Recently read an interesting article in the Oklahoma Humanities magazine about Cy Young Award winners (baseball pitchers). First, I found it interesting to be reading about sports in a humanities magazine, but it was a great article and the more you read it, the more you understood that they were telling what sets people who are great at what they do from others.
The pitchers they interviewed were open to trying new ideas. It is always easier and safer to stay with what we are used to doing, even if the new way is better and not as much work. We have to be brave and try new things to be the best, it seems.
Trying new ideas, when you dissect it, also means that you realize you don’t know everything, so you listen to others. The greatest athletes are the most coachable athletes. Period. And the greatest athletes probably didn’t have their parents saying they knew more than the coaches. Nor did the parents believe their children all the time … the coach is not always wrong. The coaches just have to deal with a whole team and not just your child. I don’t think this changes as we get older. We still have to admit we don’t know everything and listen to those who do know more.
The author of the article, Doug Wedge, wrote, “Though the circumstances varied, the pitchers had the humility to recognize that they didn’t have all the answers, and they had the curiosity and willingness to consider different ways for improving their craft.”
One of the pitchers, was quoted as saying, Corey Kluber, said, “Having the mind-set of trying to always learn, there’s always an opportunity to gain things from different people, no matter what their role is.”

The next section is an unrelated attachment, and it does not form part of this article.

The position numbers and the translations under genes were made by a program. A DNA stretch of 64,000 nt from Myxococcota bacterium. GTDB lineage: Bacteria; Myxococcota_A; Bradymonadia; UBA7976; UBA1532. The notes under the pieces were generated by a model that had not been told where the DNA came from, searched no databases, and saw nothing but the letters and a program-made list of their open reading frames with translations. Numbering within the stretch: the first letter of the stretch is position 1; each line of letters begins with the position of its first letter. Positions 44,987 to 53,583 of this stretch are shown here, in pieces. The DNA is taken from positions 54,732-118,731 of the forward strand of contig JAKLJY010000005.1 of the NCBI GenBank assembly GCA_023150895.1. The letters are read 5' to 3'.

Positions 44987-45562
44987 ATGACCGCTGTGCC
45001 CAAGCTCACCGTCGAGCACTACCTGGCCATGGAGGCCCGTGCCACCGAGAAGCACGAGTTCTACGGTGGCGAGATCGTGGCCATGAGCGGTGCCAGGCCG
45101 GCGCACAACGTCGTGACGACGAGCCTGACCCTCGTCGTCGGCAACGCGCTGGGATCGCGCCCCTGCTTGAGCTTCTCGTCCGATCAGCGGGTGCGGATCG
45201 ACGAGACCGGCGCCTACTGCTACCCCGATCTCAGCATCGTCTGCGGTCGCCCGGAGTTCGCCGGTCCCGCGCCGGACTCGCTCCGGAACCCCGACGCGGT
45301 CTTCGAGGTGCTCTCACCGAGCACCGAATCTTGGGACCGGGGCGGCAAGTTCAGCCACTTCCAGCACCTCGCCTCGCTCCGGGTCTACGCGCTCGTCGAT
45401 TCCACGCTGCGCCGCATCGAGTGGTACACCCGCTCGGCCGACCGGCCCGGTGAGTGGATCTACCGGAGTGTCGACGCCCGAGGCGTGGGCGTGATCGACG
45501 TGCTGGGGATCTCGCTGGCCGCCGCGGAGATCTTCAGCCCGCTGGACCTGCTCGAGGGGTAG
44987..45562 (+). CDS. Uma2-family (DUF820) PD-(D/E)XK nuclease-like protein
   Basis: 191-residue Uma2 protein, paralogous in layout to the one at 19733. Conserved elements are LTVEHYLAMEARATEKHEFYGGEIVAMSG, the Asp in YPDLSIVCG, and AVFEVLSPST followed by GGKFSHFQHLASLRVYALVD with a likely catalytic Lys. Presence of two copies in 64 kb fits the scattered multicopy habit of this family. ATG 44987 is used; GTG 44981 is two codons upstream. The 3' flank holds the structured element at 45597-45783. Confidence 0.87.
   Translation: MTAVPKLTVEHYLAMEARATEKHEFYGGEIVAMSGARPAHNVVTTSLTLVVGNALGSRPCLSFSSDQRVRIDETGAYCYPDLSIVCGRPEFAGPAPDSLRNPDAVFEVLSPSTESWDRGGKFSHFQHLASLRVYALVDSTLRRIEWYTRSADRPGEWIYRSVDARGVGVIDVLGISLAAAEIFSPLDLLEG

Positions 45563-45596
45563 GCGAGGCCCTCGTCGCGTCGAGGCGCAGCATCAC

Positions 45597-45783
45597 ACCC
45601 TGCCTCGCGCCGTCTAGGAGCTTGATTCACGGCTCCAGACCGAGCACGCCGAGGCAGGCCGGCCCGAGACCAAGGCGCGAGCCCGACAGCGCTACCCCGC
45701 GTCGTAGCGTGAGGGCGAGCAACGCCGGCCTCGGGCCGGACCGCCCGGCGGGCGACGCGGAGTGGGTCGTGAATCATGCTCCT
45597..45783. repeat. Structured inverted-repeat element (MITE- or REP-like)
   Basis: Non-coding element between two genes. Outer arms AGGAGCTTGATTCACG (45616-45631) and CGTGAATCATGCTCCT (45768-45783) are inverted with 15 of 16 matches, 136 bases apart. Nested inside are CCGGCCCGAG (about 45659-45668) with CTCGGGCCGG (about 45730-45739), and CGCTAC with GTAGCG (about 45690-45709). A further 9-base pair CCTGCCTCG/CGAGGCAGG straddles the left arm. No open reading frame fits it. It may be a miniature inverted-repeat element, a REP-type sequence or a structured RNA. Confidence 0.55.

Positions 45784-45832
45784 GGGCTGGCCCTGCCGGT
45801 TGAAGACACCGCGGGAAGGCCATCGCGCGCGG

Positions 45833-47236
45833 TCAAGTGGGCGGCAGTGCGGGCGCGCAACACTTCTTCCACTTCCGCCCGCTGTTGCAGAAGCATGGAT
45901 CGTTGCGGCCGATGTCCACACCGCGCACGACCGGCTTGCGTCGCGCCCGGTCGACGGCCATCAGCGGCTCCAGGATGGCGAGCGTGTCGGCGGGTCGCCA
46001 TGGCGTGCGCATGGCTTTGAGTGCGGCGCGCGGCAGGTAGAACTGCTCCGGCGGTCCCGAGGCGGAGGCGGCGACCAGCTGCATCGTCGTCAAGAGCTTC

Being prepared, and not relying on their talent alone, was one thing all of the pitchers did. They prepared their bodies to physically perform, working harder than others. They also prepared mentally. They studied their opponents. They took their work seriously.
These athletes also spoke about trusting your teammates. And treating your teammates well. They talked about dealing with failure. A great person does not blame others for their errors or failings. They simply work to rectify.
Wedge said, “Not one of these pitchers simply arrived on the summit as the best pitcher in the American or National League. All devoted themselves to a climb involving hours on a field, working with their catchers, teammates, and coaches; experimenting and finding things that worked well that they made a part of their game; and practicing them. They learned to deal with pressure and failure, and after years of this work, they earned and achieved exceptional success, reaching that pinnacle on the mound.”
Would not hurt us all to learn something from the best.
Hope you have a Happy Halloween.
See you on the bricks.